The moment the zookeepers had been waiting for came yesterday when Mei Xiang left her cub for a leisurely breakfast in the next room.
"The door is closed," Lisa M. Stevens, the National Zoo's assistant curator, said in a phone call summoning the zoo's veterinarian.
With that, Stevens and keeper Laurie Perry swooped in and snatched up the baby panda long enough to determine that it is male and weighed 1.82 pounds. By the time Mei Xiang waddled back to the cub, somewhat anxiously, after a bamboo meal, a drink of water and a bathroom break, her newborn was back where she had left it.
The examination, which Associate Veterinarian Sharon L. Deem joined, took nine minutes. It was the first time since the cub's birth July 9 that a person had handled it or seen it up close. Until then, the rare creature could be viewed only through cameras in the den that also are connected to the Internet.
In China, captive panda cubs are examined soon after birth, but National Zoo officials decided to wait until Mei Xiang seemed comfortable leaving her newborn alone. Yesterday, shortly after 8 a.m., as Mei Xiang lingered over her bamboo, they made their move. Stevens noticed approvingly that Mei Xiang did not react when the door clanged shut, separating her from her cub.
While Deem was driving the short distance from the veterinary hospital, Stevens and Perry put on green protective gloves and medical gowns and went into the den.
"Oh, my God," Perry said as she stood over the cub, preparing to pick it up and put it into a small plastic box lined with fleece, Stevens recalled later. Perry carried the cub-in-a-box to the now-closed public viewing area, where they had set up a table outfitted with examination gear, blank data forms and cheat-sheet photographs of panda genitalia.
They worked off a list: Weigh first. Determine sex. "We looked at it and said, 'It looks like a boy,' " Stevens said. "Then we started taking pictures."
Stevens scanned the cub as she worked, noticing that the umbilical cord area looked good. The cub had no redness, no wounds, no discharge on its body. "It's just a cute little, fat, clean little cub," she said.
Deem arrived and agreed it was male. She listened to the heart, detecting no murmur. She thought the lungs sounded good. She gently handled the small body, finding no hernias or lumps. There was no crust around the eyes, which probably will not open for another week or two. The pinkish skin, still visible through the rapidly arriving black and white fur, looked healthy.
"I was really impressed with how sturdy this little fellow was -- like a little rugby player," Deem said. "He felt a good size."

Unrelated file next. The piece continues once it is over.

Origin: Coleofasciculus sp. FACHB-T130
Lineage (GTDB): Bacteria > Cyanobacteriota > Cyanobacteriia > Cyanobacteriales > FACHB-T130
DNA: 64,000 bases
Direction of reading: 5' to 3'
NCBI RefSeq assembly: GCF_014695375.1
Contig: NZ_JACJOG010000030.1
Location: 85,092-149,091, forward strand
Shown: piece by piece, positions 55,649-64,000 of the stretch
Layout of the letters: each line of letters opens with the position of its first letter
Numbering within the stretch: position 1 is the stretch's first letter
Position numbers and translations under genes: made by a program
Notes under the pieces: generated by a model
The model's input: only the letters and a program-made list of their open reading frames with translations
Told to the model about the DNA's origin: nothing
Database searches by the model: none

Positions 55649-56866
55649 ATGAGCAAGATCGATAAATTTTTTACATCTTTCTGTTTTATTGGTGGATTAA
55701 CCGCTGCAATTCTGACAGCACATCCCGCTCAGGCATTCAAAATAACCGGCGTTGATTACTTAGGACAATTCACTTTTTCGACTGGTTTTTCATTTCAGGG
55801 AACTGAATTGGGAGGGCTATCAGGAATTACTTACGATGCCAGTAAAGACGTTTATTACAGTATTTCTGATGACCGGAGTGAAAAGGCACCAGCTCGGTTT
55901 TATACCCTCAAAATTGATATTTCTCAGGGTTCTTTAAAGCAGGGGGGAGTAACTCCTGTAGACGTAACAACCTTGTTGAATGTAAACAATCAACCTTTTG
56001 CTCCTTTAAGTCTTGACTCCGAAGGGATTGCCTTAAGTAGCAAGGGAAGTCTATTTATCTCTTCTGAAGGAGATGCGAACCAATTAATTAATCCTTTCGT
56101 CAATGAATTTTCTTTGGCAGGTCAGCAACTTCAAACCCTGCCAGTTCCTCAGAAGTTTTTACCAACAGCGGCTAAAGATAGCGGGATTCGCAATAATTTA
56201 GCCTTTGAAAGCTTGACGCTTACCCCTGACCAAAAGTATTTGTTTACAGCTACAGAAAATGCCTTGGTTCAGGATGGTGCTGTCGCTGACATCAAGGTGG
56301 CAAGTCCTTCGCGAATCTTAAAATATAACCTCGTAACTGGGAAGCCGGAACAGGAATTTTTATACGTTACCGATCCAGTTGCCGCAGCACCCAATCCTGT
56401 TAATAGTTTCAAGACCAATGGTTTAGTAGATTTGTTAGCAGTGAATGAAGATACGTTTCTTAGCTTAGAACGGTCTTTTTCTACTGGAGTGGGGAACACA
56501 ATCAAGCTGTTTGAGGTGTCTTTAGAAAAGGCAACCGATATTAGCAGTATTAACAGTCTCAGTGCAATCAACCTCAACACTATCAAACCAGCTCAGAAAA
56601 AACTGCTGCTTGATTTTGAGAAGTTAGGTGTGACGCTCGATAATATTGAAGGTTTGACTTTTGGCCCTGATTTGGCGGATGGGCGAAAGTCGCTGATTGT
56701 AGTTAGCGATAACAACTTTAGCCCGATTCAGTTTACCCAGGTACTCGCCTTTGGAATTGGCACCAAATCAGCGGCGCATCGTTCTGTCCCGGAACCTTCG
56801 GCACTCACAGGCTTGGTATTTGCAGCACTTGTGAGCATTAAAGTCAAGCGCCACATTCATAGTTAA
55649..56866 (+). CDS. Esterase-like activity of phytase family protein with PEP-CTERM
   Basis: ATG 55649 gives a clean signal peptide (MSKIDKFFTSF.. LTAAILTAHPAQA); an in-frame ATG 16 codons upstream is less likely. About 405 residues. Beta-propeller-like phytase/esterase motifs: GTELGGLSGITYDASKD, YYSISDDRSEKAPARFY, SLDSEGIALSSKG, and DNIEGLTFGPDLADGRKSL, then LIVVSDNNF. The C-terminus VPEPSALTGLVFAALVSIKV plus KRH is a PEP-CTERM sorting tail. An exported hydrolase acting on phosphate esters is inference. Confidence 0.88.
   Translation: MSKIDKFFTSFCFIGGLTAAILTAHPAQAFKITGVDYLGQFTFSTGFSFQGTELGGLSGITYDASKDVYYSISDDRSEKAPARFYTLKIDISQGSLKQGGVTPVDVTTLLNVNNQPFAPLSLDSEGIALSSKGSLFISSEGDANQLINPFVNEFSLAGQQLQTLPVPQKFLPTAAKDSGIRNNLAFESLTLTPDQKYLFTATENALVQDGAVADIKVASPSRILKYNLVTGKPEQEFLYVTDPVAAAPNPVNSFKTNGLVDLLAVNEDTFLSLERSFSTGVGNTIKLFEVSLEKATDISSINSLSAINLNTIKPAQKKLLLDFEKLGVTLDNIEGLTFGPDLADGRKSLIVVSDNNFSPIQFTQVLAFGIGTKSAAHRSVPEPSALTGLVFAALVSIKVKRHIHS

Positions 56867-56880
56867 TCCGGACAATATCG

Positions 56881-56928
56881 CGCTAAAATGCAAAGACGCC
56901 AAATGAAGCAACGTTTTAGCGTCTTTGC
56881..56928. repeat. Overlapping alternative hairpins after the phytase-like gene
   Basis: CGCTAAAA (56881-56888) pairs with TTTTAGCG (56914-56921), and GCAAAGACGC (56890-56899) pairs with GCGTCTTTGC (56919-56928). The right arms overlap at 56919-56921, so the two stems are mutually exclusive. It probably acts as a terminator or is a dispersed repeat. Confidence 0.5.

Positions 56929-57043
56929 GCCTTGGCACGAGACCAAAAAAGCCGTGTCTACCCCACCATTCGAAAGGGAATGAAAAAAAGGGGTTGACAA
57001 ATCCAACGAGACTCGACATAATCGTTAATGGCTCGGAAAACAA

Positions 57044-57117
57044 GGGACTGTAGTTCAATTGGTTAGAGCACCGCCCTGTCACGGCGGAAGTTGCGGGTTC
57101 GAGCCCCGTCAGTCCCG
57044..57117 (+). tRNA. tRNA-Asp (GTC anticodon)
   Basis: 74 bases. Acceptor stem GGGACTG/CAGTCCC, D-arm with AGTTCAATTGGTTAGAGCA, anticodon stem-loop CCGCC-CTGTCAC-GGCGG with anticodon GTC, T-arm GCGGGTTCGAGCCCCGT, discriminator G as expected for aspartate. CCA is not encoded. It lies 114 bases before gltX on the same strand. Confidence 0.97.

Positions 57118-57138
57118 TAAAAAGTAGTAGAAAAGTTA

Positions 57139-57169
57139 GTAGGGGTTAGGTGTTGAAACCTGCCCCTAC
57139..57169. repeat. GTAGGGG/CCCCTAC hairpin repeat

Throughout, Stevens said, the cub was quiet, its arms and legs splayed out. Then Deem put her finger in its mouth, to check the gums, and the cub squawked. "Maybe he thought it was a nipple coming in," she joked later.
Their last task was to measure from nose to tail: 12 inches. They finished quickly, Stevens said, because they could tell Mei Xiang was anxious.
She was standing on her hind legs at the door to the den, pawing at it. Had she turned to her right and looked through the glass to the public viewing area, she would have seen her cub being examined, but she did not. Stevens described the mother panda as having "minor anxiety. It wasn't like she was traumatized or anything."
Stevens and Deem said they needed to examine the cub to make sure it had no health problems and to add the statistics to data being collected worldwide about captive panda development in hopes of improving their endangered status in the wild.
Pandas are celebrity entertainers for zoos, but the U.S. Fish and Wildlife Service permits them in this country only if they are part of a research program. Mei Xiang and her mate, Tian Tian, came to the zoo in 2000 on a 10-year loan from China, in exchange for $10 million in privately raised funds that underwrite conservation programs in that country.
Exam over, Deem carried the "precious little baby" back to its den, cradled against her chest. "He wasn't fussing," she said. "He was just riding."
They retreated from the room and opened the door to let Mei Xiang in, wondering what she would do but not concerned that she would hurt or reject her offspring, Stevens said.
The mother panda, who turned 7 last month, quickly retrieved and then closely examined her cub. Then she enclosed it in her huge paw, turned over and went to sleep.
"I can't believe it was nine minutes," Stevens said of the exam. "It felt like three."